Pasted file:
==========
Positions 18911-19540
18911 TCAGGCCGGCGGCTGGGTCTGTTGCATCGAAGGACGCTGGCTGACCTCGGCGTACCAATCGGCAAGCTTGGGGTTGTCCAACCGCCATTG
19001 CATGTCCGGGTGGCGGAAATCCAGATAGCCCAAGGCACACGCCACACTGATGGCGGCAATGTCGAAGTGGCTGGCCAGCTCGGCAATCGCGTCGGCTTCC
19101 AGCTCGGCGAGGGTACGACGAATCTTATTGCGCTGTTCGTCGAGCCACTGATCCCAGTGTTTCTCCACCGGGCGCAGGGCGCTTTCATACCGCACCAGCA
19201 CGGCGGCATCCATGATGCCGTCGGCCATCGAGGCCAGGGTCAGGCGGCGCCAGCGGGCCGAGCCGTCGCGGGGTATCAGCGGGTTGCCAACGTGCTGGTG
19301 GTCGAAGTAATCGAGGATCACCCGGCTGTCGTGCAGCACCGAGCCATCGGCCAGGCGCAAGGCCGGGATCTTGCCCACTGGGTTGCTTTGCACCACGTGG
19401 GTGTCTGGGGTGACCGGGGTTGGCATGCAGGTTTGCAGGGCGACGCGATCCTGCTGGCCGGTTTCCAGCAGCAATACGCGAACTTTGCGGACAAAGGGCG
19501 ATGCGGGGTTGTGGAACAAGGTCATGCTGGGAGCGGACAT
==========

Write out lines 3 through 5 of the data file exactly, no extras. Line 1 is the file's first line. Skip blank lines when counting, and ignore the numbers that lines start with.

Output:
19001 CATGTCCGGGTGGCGGAAATCCAGATAGCCCAAGGCACACGCCACACTGATGGCGGCAATGTCGAAGTGGCTGGCCAGCTCGGCAATCGCGTCGGCTTCC
19101 AGCTCGGCGAGGGTACGACGAATCTTATTGCGCTGTTCGTCGAGCCACTGATCCCAGTGTTTCTCCACCGGGCGCAGGGCGCTTTCATACCGCACCAGCA
19201 CGGCGGCATCCATGATGCCGTCGGCCATCGAGGCCAGGGTCAGGCGGCGCCAGCGGGCCGAGCCGTCGCGGGGTATCAGCGGGTTGCCAACGTGCTGGTG